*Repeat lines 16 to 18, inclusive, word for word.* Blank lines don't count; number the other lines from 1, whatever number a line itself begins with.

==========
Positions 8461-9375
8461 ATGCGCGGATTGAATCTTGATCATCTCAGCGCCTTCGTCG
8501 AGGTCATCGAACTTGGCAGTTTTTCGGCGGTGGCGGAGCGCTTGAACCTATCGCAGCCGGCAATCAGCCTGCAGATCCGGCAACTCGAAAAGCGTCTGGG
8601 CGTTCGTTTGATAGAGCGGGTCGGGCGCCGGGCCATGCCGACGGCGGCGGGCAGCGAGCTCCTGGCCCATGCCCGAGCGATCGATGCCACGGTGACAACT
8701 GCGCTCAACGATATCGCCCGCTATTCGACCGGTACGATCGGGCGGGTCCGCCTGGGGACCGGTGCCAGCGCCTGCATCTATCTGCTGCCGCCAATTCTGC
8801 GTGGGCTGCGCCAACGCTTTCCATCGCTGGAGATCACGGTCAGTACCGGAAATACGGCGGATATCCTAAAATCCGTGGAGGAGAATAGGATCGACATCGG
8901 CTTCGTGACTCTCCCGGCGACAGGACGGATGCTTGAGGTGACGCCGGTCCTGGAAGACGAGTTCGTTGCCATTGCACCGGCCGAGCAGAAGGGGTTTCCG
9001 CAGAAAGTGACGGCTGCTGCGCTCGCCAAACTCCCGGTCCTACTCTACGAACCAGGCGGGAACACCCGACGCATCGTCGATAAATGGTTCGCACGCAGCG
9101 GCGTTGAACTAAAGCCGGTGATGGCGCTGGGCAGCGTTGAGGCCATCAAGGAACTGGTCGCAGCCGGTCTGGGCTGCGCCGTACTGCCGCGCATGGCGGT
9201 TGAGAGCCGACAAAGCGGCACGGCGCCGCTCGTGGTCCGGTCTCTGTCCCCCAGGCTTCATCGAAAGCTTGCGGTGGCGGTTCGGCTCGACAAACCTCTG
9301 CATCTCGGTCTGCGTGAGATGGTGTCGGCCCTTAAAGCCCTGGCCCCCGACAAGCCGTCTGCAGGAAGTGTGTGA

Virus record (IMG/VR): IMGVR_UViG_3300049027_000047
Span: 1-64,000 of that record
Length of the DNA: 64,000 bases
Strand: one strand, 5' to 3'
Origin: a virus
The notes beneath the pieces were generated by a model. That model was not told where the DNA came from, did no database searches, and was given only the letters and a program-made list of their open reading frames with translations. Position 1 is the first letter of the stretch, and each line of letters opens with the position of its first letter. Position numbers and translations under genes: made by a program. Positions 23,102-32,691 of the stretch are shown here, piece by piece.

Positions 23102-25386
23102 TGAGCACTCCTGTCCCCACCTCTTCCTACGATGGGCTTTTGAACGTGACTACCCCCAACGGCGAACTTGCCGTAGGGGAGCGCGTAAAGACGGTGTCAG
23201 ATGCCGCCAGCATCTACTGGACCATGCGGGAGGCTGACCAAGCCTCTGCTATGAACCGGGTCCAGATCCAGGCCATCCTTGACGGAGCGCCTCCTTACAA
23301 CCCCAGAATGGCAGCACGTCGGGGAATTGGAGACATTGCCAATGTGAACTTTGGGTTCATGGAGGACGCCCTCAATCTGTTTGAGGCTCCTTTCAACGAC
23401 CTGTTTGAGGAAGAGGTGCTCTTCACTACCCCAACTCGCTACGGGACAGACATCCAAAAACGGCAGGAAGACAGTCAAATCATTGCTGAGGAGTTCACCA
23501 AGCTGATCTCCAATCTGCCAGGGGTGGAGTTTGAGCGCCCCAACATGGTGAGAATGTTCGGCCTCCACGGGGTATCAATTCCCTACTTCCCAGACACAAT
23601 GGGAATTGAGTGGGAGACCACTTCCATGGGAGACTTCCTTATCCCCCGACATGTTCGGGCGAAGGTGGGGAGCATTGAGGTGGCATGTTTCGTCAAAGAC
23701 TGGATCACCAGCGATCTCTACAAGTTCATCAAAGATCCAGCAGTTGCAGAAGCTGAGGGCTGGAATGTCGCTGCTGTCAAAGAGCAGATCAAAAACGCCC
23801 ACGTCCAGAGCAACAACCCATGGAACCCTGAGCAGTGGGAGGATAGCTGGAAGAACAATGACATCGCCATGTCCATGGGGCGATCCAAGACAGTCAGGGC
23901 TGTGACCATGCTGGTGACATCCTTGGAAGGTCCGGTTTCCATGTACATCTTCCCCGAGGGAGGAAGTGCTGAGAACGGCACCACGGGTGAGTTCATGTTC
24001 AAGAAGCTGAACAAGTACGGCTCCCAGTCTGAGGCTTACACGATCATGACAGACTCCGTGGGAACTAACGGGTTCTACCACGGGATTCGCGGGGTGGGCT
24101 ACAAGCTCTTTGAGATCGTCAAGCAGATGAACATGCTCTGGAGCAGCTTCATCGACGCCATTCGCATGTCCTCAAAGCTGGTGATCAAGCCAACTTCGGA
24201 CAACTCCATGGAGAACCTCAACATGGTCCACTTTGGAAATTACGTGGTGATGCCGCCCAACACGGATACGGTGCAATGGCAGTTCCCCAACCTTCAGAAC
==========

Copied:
Origin: a virus
The notes beneath the pieces were generated by a model. That model was not told where the DNA came from, did no database searches, and was given only the letters and a program-made list of their open reading frames with translations. Position 1 is the first letter of the stretch, and each line of letters opens with the position of its first letter. Position numbers and translations under genes: made by a program. Positions 23,102-32,691 of the stretch are shown here, piece by piece.

Positions 23102-25386